Books & Literature

Cookbook Review: Nadiya’s Everyday Baking, by Nadiya Hussain

Make every day delicious, with all-baked recipes that let the oven do the hard work for you, to accompany Nadiya’s latest BBC2 TV series in September 2022.

Nadiya’s Everyday Baking is a colourful, creative grab bag of recipes designed to inspire us to use our ovens to take the strain out of daily cooking.

Feature image credit: Jo Vabolis

In the introduction to her latest book, British chef, author, and TV presenter Nadiya Hussain shares a surprising fact. Despite a childhood spent enjoying a wide range of exotic food, she never ate cake. The oven in her Bangladeshi home was used for storing frying pans, not baking. When she later realised that anyone can bake (you don’t need to have a fancy kitchen or high-end equipment), she developed a passion for preparing cakes, cookies, slices, and pastries as well as oven-baked savoury meals. Nadiya’s Everyday Baking is her collection of “straightforward, delicious and achievable recipes.”

Viewers of BBC Two and the SBS Food channel will be familiar with Hussain through her appearances on shows such as Nadiya’s Fast Flavours, Nadiya’s Family Favourites and The Great British Bake Off (she won the sixth series). Nadiya’s Everyday Baking is the companion to the television series of the same name, currently airing in the UK.

In contrast to the familiar structure of cookbooks, Nadiya’s Everyday Baking groups recipes according to mood and activity rather than as starters, mains, and desserts. There are savoury and sweet creations for “happy days”, “celebration days” and “chill-out days” alongside other categories. There’s also an index that allows readers to search for recipes by key names and ingredients. The hardback book features occasional photos of cooking steps with plenty of images of the finished products. Boxed text at the start of each recipe highlights the number of serves and whether the dish is vegetarian, vegan or gluten-free – useful information to have at a glance.

From finger foods (e.g. sweet potato rice paper rolls with coconut maple dip, cheese beignets) to tray bakes (e.g. kimchi chicken with buttery miso leeks, dump-it-all-in Mexican dinner) to full-sized cakes and desserts (e.g. gulab jamun cheesecake, citrus cream pudding), it’s fair to say there’s something to suit most tastes. Its diversity makes it the perfect book to open when inspiration is lacking. There’s an emphasis on colour and fun, with many of the recipes likely to tempt young cooks to experiment in the kitchen.

Sicilian meatloaf (page 234)

I was in search of a meal with significant do-ahead components and this one fitted the bill. It’s a dish of two parts: turkey meatloaf and butter beans in tomato sauce. There was nothing tricky about the process. The loaf is a mix of mince, grated vegetables and seasonings. Once the loaf ingredients are thoroughly combined, press the raw mix into a tin (or shape free-hand) and store in the fridge until needed. The sauce couldn’t be simpler. In a large, flat casserole dish, tinned butter beans are stirred through tomato soup with some chilli flakes and garlic (the recipe suggested powder but I used fresh). The two parts of the meal are baked for 30 minutes then the loaf is removed from its tin, glazed, placed on top of the beans and put back in the oven for a further five minutes before serving. The result looked good and tasted even better. I’ll be making this again but might try beef mince instead of turkey.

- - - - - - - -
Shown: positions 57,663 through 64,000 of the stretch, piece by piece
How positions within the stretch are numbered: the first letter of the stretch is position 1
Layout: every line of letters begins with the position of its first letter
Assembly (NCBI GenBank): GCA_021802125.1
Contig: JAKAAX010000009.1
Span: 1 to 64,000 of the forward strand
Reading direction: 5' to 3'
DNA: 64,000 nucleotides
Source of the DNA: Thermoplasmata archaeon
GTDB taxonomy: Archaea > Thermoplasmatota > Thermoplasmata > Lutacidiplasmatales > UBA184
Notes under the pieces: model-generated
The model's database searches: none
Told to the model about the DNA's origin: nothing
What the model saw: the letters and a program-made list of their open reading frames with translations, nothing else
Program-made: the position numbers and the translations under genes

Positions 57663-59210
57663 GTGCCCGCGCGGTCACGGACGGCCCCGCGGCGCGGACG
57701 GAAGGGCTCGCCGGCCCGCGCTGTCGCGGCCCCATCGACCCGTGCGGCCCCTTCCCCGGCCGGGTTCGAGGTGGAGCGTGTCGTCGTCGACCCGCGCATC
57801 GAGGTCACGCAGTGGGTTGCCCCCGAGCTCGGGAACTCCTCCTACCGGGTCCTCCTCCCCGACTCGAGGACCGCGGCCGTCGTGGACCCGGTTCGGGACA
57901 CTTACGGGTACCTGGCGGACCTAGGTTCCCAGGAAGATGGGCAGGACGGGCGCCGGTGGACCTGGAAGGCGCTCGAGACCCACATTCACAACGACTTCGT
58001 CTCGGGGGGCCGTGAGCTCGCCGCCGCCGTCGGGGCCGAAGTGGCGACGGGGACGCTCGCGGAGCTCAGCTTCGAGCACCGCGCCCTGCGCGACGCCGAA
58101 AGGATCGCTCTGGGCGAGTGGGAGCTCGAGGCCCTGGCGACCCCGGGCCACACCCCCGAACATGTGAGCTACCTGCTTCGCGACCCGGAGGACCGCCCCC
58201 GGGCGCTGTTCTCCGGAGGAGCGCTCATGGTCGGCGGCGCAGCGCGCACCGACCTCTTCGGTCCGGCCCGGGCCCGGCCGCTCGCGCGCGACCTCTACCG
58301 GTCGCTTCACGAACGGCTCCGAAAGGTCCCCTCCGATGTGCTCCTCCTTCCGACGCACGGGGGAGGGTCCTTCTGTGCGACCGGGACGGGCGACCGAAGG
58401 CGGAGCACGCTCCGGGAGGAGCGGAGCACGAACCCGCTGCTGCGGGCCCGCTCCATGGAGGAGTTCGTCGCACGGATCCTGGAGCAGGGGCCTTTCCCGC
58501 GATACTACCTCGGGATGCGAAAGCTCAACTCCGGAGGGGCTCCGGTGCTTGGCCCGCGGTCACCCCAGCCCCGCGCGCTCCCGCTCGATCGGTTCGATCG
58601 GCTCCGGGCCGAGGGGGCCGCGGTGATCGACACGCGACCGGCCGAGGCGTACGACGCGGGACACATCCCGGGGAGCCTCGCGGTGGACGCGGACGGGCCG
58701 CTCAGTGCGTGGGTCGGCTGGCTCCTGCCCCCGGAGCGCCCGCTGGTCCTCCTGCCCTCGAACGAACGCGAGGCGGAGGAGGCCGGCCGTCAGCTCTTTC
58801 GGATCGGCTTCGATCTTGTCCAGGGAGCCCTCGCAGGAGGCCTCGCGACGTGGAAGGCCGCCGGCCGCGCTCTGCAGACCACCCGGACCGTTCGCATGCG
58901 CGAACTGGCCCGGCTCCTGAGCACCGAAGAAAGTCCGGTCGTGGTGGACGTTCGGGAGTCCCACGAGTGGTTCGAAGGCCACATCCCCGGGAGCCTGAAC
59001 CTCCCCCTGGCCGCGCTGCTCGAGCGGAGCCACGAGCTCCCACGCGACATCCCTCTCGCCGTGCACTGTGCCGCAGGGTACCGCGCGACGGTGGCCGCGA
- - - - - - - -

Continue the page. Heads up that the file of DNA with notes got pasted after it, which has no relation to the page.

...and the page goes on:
Surprise snickerdoodles (page 52)

I admit I’d never heard of a snickerdoodle before I saw this recipe. These little American biscuits are traditionally coated with cinnamon, but this version combines the spice with finely crushed peanuts for a salty, nutty finish. The addition of chocolate and a runny caramel centre also sets them apart from the original’s flavour and appearance. They’re a bit fiddly to make (more so than your average biscuit) but worth the effort if you’ve got some spare time. The dough is formed by adding a melted mix of chocolate and butter to dry ingredients. The dough is then divided into small portions. Next, a frozen chocolate caramel cup (bought from the supermarket in the confectionery aisle and chilled in the freezer while the early biscuit-making steps are happening) is pushed into the centre of each dough mound before the balls are rolled in the coating and baked. The result is a sweet treat with a soft surprise at first bite.

Reviewed by Jo Vabolis

This review is the opinion of the reviewer and not necessarily of Glam Adelaide.

Distributed by: Penguin Books Australia
Released: November 2022
RRP: $55

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